Hebrew school is also, perhaps most obviously, the activity where my daughters learn all about Jewish history and culture. We read plenty of Jewish books at home (thanks, PJ Library!) and I do have some knowledge myself, but I never had a bat mitzvah and I’m not an expert. I’ve been amazed by how much my children have learned over the past couple of years and how confidently they can talk about holidays, politics, food and more. They understand Tu Bishvat better now than I did until quite recently and were happy to tell me all about it.
Naturally, my older daughter is learning Hebrew as well. I’m a huge linguaphile and I think it’s really important to learn languages. I always wished I’d learned Hebrew as a child, so while I initially thought I’d vicariously live through her, in fact it’s even better than that. What’s happened is that she has all these Hebrew textbooks at home and she shows them to me and even teaches me some of what’s she learning. It’s true that she’s quicker than me, while I struggle sometimes with telling if it’s mem, final mem, tet or something else altogether, but I’m enjoying trying to learn alongside her. And she seems to appreciate her greater mastery of a subject, too.
In addition, the girls get critical thinking skills from Hebrew school. Sometimes they’re asked for their own thoughts about biblical stories or aspects of Jewish culture: Why didn’t Esther reveal to the king that she was Jewish before Haman made those horrible plans? Why do we need to plant trees? What can people do to help the planet? How do we make amends to others? Some days, when class is over, they mention something the teacher said about God or a holiday, and we can discuss what evidence there is for it. My children always know to be respectful in class, and they understand that some people do believe these stories literally happened, but outside of Hebrew school, they are encouraged to reflect on whether they themselves believe what they were told and why.
Furthermore, my older daughter has been encouraged to use her knowledge of Judaism in her regular school. Her classmates know little about being Jewish, so she has been asked to tell them about different holidays. We were touched in December when some of them actually took in what she said and gave her Hanukkah cards instead of Christmas ones. This year, she even gave a presentation to the entire lower school (up through sixth grade) on Judaism, telling them about her favorite holiday (Purim). At 7 years old, she was understandably a bit nervous, but also proud and excited. I can only imagine that she’ll be an even more poised speaker as she has more of these experiences.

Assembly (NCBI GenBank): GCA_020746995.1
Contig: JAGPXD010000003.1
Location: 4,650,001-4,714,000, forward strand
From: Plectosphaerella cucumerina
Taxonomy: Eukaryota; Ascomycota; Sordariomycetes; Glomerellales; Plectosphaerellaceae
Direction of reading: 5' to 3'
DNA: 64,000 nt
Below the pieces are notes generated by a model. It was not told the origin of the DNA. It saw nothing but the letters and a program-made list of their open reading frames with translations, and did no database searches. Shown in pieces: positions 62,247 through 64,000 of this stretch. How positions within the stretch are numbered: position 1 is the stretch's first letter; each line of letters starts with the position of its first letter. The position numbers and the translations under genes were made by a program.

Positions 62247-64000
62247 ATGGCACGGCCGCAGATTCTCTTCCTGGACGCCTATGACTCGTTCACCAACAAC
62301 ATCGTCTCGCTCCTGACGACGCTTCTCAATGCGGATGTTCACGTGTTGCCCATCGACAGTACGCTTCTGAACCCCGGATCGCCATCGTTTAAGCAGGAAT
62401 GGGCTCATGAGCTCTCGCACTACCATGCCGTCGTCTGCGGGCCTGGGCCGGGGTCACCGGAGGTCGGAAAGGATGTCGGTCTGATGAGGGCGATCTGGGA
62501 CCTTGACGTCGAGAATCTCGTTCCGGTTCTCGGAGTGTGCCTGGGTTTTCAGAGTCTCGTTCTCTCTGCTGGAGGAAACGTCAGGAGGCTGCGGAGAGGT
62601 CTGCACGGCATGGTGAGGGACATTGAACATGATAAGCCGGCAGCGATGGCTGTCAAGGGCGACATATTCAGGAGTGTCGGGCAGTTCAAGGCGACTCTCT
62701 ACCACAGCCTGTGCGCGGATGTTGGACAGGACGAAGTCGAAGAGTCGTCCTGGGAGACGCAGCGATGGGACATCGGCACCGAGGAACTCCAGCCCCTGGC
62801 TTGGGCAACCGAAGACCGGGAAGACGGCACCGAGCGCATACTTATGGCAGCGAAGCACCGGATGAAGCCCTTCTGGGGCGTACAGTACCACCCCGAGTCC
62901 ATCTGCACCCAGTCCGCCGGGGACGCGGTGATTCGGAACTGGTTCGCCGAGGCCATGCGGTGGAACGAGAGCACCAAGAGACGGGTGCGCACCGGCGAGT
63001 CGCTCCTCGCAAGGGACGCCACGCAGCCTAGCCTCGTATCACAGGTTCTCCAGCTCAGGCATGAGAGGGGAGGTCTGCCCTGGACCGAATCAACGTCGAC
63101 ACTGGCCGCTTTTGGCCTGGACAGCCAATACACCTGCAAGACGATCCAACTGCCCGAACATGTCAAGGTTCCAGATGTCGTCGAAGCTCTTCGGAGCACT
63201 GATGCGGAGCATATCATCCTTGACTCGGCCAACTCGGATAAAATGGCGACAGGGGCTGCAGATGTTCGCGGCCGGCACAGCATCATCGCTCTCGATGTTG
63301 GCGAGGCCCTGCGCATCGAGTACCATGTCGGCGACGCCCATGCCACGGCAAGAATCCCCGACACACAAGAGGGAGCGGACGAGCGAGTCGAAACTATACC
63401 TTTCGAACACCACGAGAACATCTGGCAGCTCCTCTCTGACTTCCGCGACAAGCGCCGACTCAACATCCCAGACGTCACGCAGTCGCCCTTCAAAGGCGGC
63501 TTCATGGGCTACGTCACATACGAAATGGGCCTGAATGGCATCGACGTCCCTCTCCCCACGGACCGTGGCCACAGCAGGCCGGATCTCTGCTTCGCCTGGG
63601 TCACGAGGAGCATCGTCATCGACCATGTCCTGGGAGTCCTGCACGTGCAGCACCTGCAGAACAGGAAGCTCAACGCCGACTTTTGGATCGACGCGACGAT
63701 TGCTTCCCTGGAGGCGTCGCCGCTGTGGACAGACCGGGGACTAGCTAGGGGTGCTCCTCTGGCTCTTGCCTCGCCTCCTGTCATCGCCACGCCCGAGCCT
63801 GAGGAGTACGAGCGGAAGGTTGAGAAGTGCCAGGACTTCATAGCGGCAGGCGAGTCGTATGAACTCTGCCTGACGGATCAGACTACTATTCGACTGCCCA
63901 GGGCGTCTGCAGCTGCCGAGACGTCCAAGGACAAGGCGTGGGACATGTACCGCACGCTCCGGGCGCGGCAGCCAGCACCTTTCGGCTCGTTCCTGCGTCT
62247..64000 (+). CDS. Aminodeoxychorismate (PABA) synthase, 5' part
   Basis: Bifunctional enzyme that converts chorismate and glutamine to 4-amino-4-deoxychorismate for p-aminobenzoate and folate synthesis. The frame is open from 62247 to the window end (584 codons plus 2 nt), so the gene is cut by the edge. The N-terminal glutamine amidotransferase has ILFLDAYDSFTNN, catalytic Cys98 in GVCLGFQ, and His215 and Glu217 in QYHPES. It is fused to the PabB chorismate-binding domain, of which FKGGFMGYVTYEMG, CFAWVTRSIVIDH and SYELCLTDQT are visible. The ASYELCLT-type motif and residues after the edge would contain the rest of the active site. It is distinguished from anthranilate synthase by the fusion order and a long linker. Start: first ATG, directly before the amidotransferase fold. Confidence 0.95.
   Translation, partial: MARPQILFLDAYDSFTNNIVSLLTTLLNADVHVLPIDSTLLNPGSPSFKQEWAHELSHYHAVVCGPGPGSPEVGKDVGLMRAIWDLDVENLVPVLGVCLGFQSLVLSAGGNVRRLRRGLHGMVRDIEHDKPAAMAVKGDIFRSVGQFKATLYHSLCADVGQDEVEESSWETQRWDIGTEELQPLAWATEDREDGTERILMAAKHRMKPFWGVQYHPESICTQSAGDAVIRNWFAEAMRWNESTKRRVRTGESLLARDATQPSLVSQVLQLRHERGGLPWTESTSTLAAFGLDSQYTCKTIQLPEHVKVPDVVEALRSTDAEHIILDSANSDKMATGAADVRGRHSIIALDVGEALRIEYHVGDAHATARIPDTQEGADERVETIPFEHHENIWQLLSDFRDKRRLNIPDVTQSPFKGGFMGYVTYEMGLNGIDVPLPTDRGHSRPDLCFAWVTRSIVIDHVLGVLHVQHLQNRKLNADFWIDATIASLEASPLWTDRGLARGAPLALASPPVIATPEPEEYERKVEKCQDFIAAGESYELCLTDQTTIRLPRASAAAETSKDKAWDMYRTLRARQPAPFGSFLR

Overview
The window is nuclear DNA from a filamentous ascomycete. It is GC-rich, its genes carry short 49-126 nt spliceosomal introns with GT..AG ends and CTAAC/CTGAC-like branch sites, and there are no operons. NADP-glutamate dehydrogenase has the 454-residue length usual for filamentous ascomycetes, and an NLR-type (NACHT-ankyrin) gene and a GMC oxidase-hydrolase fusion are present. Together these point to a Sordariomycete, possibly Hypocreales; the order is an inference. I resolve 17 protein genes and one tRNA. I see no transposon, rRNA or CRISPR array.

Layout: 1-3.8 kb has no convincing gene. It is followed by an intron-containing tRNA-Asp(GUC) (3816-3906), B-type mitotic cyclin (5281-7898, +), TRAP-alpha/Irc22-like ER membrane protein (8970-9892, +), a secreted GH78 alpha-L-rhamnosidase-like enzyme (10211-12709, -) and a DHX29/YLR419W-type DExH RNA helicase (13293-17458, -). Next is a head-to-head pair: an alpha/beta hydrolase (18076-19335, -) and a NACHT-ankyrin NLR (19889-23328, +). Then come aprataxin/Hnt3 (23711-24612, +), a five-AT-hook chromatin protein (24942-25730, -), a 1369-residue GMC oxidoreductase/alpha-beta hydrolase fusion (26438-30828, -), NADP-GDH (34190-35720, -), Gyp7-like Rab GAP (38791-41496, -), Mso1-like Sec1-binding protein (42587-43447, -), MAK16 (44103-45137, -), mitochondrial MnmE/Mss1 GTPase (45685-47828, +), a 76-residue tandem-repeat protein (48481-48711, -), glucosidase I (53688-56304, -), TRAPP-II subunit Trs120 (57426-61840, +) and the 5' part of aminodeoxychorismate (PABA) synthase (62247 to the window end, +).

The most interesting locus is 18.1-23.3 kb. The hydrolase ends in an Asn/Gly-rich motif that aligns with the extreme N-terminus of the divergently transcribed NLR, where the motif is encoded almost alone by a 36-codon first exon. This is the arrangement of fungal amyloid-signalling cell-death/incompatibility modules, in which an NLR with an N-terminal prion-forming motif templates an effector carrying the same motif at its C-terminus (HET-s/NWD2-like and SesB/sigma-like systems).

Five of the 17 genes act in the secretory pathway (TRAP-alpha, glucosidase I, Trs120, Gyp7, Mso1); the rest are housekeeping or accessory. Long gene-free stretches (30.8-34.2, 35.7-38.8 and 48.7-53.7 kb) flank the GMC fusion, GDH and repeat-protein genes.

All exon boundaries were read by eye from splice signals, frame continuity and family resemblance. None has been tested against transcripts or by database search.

Finally, I confess: I’m not the sort of mother who likes crafts. I just can’t think of how to make a robot from cardboard or a unicorn out of toothpicks. My wife can, but she’s got other things to do. So I rejoice when Hebrew school has a craft activity, because all we have to do is to provide the materials and someone else can guide my kids through it. A tree made out of vegetables? A menorah drawn from the outline of your hands? A play-doh or clay seder plate? Go for it and l’ll happily admire it later!
All told, this atheist is very appreciative of Hebrew school and all it has to offer. My children love their Sunday school Zooms and their times in the synagogue, learning about being Jewish, making Jewish friends and having thought-provoking fun. And as for me, I’m a bit envious, but I’m learning lots too, and again, I’m just grateful I don’t have to think of the crafts.